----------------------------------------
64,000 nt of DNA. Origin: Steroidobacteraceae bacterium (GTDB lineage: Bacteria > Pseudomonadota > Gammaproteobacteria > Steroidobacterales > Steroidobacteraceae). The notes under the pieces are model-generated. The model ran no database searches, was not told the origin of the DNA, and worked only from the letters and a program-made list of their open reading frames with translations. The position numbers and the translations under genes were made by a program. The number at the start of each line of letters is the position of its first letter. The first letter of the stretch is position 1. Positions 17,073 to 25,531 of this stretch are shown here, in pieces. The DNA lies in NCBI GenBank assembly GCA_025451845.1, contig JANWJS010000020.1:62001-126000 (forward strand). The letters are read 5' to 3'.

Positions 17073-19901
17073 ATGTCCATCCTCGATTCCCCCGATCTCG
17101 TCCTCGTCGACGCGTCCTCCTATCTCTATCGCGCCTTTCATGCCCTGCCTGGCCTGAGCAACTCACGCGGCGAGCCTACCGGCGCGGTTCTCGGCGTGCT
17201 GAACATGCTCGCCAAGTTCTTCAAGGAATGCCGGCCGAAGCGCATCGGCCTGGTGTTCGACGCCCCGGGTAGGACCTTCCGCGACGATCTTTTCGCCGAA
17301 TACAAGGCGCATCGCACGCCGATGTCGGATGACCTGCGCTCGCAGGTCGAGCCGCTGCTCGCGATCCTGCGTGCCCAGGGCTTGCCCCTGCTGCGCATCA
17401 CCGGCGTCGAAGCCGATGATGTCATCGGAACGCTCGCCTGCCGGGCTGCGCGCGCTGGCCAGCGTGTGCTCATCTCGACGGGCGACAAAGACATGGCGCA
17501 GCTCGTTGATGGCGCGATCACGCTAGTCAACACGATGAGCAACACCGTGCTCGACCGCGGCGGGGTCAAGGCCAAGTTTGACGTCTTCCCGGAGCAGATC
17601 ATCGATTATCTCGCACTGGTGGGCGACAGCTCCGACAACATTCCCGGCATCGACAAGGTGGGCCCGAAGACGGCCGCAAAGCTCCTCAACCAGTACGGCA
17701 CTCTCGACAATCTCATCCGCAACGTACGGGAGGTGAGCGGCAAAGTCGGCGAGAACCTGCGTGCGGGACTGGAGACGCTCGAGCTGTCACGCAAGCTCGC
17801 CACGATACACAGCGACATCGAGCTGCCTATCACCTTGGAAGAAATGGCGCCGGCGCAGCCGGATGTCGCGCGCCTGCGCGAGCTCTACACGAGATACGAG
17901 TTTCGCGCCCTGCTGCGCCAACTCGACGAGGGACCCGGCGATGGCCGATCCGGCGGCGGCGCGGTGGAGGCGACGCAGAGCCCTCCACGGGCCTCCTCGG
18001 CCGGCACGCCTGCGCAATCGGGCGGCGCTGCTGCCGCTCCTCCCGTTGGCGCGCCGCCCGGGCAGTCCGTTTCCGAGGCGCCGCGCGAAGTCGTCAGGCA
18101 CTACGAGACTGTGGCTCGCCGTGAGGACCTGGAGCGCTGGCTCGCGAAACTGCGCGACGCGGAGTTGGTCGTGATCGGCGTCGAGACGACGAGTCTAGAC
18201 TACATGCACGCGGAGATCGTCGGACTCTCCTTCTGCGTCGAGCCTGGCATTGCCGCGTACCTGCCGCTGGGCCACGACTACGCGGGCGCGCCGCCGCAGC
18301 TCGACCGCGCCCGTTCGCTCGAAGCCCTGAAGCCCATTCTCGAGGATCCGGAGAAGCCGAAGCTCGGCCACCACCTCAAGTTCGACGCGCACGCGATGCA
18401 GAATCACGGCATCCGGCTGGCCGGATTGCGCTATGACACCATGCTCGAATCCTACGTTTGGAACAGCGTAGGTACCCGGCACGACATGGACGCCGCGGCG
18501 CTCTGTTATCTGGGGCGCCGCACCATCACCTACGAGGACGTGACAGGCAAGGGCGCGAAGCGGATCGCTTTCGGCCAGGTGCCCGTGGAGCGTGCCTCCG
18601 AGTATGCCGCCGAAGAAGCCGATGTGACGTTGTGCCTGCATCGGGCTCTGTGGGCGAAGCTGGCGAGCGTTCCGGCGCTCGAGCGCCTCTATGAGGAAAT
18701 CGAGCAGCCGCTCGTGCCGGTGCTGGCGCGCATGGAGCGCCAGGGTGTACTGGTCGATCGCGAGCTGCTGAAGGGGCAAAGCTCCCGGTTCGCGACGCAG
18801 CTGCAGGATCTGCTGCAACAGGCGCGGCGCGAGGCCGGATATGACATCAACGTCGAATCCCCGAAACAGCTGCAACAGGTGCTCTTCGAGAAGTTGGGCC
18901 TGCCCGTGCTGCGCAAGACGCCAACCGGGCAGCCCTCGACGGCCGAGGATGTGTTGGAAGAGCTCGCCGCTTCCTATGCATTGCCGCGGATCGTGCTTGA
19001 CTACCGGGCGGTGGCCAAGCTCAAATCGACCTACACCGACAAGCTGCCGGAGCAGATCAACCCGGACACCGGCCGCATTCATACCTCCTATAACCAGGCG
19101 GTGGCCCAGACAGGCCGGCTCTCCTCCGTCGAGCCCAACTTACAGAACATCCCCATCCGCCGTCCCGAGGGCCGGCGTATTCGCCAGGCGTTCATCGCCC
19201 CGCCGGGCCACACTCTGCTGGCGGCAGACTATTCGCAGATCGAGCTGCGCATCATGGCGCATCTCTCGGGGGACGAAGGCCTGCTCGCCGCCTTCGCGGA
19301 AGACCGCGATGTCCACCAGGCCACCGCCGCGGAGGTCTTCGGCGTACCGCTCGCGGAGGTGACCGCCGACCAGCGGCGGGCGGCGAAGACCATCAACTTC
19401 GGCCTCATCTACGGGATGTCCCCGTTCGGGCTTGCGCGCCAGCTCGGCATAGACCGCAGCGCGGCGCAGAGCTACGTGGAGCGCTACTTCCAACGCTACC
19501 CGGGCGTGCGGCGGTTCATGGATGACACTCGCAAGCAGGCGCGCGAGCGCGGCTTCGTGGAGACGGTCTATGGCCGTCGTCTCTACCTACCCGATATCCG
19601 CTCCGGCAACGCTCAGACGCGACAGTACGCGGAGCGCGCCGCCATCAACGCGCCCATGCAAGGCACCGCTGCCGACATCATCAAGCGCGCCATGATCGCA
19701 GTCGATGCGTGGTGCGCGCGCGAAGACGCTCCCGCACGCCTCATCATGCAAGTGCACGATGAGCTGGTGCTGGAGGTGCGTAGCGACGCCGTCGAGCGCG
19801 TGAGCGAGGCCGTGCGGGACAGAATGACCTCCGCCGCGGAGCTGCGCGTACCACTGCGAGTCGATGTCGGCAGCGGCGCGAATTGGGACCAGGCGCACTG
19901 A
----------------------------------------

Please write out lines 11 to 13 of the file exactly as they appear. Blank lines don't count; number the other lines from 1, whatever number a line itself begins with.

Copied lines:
17801 CACGATACACAGCGACATCGAGCTGCCTATCACCTTGGAAGAAATGGCGCCGGCGCAGCCGGATGTCGCGCGCCTGCGCGAGCTCTACACGAGATACGAG
17901 TTTCGCGCCCTGCTGCGCCAACTCGACGAGGGACCCGGCGATGGCCGATCCGGCGGCGGCGCGGTGGAGGCGACGCAGAGCCCTCCACGGGCCTCCTCGG
18001 CCGGCACGCCTGCGCAATCGGGCGGCGCTGCTGCCGCTCCTCCCGTTGGCGCGCCGCCCGGGCAGTCCGTTTCCGAGGCGCCGCGCGAAGTCGTCAGGCA